such as "Introduction", "Conclusion"..etc
November 03, 2004 -- New research from the University of Bergen (UiB), Norway, shows that a
woman who's mother has urinary incontinence has a 30 percent greater
chance for incontinence herself.
the first time, a larger study of the relationship of inheritance and
urinary incontinence has been conducted. The results, which are now
being published in the British Medical Journal, show that genetic
relationships play a role.
Many illness have a generic component. So seen from that point of view,
the results are not surprising. But it says something about the impact
of inheritance in relation to other non-risk factors, says the main
author of the study, Yngvild Skaatun Hannestad.
Hannestad is a
doctor with the Women's Clinic, Haukeland University Hospital and
postdoctor with The Department of Public Health and Primary Health Care
at the University of Bergen (UiB).
She has come to the
conclusion that the occurrence of urinary incontinence is 30 percent
higher within a group of women who have mothers with incontinence than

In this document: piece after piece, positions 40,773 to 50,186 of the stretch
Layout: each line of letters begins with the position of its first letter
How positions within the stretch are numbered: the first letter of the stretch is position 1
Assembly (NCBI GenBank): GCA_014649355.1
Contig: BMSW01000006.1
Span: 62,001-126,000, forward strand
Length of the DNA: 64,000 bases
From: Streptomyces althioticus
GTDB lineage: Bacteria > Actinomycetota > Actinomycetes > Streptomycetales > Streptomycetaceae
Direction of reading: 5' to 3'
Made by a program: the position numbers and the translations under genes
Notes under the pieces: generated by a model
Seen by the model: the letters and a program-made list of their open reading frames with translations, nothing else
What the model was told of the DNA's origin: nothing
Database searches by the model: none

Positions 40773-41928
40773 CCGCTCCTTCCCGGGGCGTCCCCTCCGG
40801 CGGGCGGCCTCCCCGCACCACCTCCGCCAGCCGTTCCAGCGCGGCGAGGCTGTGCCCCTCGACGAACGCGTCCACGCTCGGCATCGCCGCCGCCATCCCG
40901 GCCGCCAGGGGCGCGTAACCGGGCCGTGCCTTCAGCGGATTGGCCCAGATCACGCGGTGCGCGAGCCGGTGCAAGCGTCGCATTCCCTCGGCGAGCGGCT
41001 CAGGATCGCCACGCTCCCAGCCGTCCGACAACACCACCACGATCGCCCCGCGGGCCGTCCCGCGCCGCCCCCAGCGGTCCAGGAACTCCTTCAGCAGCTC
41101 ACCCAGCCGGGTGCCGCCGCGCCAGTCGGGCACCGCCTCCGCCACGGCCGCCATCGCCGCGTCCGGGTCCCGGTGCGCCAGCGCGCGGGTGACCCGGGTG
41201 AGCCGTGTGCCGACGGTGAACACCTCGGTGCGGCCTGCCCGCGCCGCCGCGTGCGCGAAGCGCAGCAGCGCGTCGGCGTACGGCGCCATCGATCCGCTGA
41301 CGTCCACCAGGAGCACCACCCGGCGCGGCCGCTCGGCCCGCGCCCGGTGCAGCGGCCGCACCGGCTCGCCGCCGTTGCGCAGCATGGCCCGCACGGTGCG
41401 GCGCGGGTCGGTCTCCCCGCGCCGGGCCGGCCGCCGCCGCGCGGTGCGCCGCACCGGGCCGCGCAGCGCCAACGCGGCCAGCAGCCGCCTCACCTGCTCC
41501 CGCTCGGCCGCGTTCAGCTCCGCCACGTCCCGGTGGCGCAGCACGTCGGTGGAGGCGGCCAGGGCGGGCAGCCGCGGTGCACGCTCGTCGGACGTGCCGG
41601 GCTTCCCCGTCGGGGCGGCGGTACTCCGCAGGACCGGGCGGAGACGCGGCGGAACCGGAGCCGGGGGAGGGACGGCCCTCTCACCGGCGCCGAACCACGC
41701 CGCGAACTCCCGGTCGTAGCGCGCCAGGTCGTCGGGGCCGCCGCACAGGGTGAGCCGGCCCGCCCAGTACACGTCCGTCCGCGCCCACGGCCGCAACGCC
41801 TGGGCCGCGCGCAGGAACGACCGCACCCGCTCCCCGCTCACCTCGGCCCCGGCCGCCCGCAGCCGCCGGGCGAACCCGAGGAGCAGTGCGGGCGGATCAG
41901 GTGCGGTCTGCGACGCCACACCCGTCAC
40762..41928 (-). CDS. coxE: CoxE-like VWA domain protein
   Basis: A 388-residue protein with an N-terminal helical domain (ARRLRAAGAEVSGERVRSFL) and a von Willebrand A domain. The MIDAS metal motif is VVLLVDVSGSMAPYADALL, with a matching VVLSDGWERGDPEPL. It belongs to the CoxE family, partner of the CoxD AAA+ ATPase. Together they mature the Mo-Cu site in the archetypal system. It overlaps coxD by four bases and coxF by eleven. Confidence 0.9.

the those who did not.
Further, the chance for problems are two
to three time higher among those who have both mother and grandmother
with urinary incontinence. Among those who had an older sister with
incontinence, the occurrence was 60 percent higher than in the group of
woman who's older sister was not incontinent.
The results are
based on analysing 6,000 mothers and their approximately 7,500
daughters. In addition, older and younger sisters are included in the
One out of four women over the age
of 20 say they have urinary incontinence for one reason or another.
Half of the women have been incontinent when coughing, lifting, jumping
and so on (stress incontinence). Eleven percent had problems in
connection with a strong need to urinate, and 30 percent have suffered
from both types.
Skaatun Hannestad, who is now a postdoctor
student with the Section for General Practice, took her medical
doctorate on the subject of urinary incontinence in women in November
2003. This new study is part of a greater Norwegian research project.
is a field that is being researched quite a bit, but is still perhaps
not discussed enough. Although, openness has been growing. Today there
are many good treatments available," says Skaatun Hannestad.
Source : The Research Council of Norway
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